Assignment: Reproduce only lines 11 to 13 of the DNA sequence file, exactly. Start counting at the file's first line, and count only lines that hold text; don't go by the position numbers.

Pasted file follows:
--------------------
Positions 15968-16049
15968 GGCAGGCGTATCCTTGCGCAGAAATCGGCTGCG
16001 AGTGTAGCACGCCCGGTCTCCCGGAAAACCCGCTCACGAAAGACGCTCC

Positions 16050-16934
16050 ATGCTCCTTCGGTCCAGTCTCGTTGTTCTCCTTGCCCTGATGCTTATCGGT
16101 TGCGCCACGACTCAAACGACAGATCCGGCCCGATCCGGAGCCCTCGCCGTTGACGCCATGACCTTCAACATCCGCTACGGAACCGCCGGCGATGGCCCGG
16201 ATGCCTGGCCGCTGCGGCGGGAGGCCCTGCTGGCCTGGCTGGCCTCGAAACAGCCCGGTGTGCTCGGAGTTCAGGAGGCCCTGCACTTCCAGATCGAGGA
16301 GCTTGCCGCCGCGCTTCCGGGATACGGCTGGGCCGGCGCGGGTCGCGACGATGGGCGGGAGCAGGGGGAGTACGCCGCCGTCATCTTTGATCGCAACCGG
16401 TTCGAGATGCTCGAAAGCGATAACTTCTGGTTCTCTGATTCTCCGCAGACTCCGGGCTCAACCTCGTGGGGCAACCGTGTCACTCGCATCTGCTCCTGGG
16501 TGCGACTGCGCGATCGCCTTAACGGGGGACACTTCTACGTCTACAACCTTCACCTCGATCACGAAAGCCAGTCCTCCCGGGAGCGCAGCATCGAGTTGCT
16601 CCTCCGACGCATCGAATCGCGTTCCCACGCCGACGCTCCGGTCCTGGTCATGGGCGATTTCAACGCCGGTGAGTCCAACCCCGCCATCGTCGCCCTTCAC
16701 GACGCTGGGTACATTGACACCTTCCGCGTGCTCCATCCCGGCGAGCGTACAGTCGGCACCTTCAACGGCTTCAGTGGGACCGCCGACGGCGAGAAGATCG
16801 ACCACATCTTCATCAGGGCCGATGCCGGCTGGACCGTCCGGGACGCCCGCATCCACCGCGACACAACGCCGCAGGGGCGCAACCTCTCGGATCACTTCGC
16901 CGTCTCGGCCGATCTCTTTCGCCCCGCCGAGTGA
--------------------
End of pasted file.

16601 CCTCCGACGCATCGAATCGCGTTCCCACGCCGACGCTCCGGTCCTGGTCATGGGCGATTTCAACGCCGGTGAGTCCAACCCCGCCATCGTCGCCCTTCAC
16701 GACGCTGGGTACATTGACACCTTCCGCGTGCTCCATCCCGGCGAGCGTACAGTCGGCACCTTCAACGGCTTCAGTGGGACCGCCGACGGCGAGAAGATCG
16801 ACCACATCTTCATCAGGGCCGATGCCGGCTGGACCGTCCGGGACGCCCGCATCCACCGCGACACAACGCCGCAGGGGCGCAACCTCTCGGATCACTTCGC